It's called kombucha. But is it good for you?
But experts say it's not clear whether the bacteria-laden beverage lives up to all of its health claims.
Proponents say kombucha's powerful probiotics can help improve digestion, promote your immune response and reduce inflammation in your body by introducing healthy bacteria into your gut.
"Kombucha is a living food, and can be highly effective in restoring an individual's microbiome and an overall feeling of good health," said Barbara Cole, a nurse practitioner with Penn State Health Medical Group.
The drink is a source of live beneficial bacteria and yeasts, organic acids, B vitamins, antioxidants and trace minerals, Cole said.
But while kombucha is undeniably a good source of probiotics, it's yet to be seen whether the drink lives up to all of the hype, said Torey Armul, a registered dietitian nutritionist and spokeswoman for the Academy of Nutrition and Dietetics.
"There's a lot of health claims behind it, most of which I would say are unfounded, not backed by research," Armul said.
"It can do A to Z if you listen to the right people: 'It can cure every health malady and help with all sorts of things.' There's really not enough research to support the vast majority of those claims," she said.
Kombucha is made by adding bacteria, yeast and sugar to brewed tea. The mixture sits for one to two weeks, fermenting as the sugar feeds the yeast.
The resulting fizzy tea can be an "acquired taste," Cole said.
"It's more on the vinegar side," Cole said. "If you're looking for a sugar rush, you're not going to get it with kombucha. If you do get kombucha that's cloyingly sweet, it's probably not that good for you."
Kombucha tea has hit the mainstream in a major way. Cans and bottles can be purchased in grocery stores, and kombucha is available from the keg at a number of hip bars and tap houses.
People should avoid brands that are pasteurized, since that process kills the beneficial bacteria, Cole said.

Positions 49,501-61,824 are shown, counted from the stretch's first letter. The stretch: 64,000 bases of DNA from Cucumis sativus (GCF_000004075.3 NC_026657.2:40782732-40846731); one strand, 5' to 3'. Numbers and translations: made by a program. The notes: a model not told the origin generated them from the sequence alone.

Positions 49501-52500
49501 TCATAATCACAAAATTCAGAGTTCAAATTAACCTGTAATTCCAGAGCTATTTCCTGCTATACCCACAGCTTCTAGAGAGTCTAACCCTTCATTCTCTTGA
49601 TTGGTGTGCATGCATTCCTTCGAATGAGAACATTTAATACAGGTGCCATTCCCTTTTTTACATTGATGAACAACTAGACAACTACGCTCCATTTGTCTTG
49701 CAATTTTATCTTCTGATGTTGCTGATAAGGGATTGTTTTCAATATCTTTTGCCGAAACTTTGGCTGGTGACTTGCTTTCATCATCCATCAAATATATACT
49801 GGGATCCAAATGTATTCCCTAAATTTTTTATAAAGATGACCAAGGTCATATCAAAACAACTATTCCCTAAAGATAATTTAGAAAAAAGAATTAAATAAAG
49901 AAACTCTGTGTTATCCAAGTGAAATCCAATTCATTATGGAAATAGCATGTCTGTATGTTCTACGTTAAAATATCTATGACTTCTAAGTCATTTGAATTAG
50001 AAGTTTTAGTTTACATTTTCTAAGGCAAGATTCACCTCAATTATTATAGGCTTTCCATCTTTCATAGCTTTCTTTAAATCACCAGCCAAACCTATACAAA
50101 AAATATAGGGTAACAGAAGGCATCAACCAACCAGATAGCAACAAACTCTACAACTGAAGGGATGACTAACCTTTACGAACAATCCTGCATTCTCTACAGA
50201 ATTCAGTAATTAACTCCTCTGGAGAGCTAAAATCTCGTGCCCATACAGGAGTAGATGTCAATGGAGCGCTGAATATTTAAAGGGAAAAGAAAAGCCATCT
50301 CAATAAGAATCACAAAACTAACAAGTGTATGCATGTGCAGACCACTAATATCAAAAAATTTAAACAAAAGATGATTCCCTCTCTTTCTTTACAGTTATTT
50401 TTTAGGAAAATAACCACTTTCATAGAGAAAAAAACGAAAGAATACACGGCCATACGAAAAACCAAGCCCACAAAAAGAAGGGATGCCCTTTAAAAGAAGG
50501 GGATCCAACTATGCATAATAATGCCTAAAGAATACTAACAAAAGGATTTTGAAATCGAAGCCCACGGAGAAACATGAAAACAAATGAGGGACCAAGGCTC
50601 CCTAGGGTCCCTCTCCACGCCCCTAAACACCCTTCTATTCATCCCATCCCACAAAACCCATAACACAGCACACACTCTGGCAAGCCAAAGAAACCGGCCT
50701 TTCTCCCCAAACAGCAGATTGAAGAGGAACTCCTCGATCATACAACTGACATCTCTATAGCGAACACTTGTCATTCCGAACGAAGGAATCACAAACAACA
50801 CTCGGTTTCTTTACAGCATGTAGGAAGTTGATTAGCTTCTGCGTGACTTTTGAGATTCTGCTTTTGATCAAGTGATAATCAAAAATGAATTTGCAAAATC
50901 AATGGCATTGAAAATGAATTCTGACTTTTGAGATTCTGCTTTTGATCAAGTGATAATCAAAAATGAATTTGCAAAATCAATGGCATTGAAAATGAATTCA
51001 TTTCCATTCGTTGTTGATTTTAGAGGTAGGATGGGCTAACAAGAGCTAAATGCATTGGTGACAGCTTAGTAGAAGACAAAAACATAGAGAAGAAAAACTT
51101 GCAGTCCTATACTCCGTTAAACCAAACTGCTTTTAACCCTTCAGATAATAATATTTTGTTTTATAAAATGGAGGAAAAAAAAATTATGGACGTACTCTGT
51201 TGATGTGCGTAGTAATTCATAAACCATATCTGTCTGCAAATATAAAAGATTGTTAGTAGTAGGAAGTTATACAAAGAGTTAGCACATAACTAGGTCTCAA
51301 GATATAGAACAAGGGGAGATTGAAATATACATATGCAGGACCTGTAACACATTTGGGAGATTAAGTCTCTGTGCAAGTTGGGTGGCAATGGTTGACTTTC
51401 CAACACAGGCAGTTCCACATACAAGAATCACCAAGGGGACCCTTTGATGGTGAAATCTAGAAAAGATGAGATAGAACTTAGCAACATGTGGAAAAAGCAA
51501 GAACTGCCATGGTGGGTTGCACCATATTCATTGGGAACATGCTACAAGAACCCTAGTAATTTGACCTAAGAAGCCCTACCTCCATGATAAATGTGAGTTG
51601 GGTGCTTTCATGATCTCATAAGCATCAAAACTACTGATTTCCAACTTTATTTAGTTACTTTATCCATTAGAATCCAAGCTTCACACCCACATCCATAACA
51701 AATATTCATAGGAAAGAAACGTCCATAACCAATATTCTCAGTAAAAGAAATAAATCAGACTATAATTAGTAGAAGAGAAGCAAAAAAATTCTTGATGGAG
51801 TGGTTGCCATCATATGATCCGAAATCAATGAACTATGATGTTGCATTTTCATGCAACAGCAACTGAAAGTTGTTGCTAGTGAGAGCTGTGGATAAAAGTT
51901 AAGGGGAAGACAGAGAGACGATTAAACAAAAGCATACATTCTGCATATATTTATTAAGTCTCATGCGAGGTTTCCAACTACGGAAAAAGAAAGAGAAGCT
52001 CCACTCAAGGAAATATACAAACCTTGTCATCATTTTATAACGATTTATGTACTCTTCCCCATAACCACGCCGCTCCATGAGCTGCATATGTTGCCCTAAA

There also are people who brew kombucha locally, depending on where you live, Cole said. These folks are subject to state laws on food preparation and safety, and you should make sure they've been properly licensed and vetted.
If refrigerated or sealed in the right way, kombucha should keep as well as other drinks that rely on fermentation, such as beer or wine, Cole said. It can go bad, however, and should be discarded if it does.
"Because it does have live bacteria and yeast, there is a risk for foodborne illness if you don't have it stored properly," Armul said.
Many kombucha lovers even like to home-brew their own batches, but Cole and Armul warn that sterile conditions must be maintained to keep from producing a funky batch that will make you sick.
"Anytime you have people doing their own home brew under conditions that are not sterile, there is the potential for contamination," Armul said.
Kombucha enthusiasts tout a wide array of health benefits. A 2014 evidence review in the Journal of Medicinal Food found indications that the fermented brew could potentially treat or ward off gastrointestinal illnesses, infections, obesity, diabetes, high blood pressure, high cholesterol, kidney and liver ailments, neurological disorders, pulmonary diseases and cancer.
However, all of these effects were found in the lab, mainly in mice, rats or human cells under the microscope, according to the review. There's a lack of evidence supporting these claims in humans, outside of the general positives associated with any probiotic-laden foods, Armul said.
On the other hand, there have been reports of adverse effects associated with kombucha, according to the Mayo Clinic. These include upset stomach, infection and allergic reactions.
Unless you've got a real taste for kombucha, you'll do just as well getting your probiotics from sources such as yogurt, sourdough, sauerkraut or kimchi, Armul advised.
"I think most people are not getting enough probiotics, but kombucha is just one source of probiotics, and there are risks and negatives associated with it," she said.
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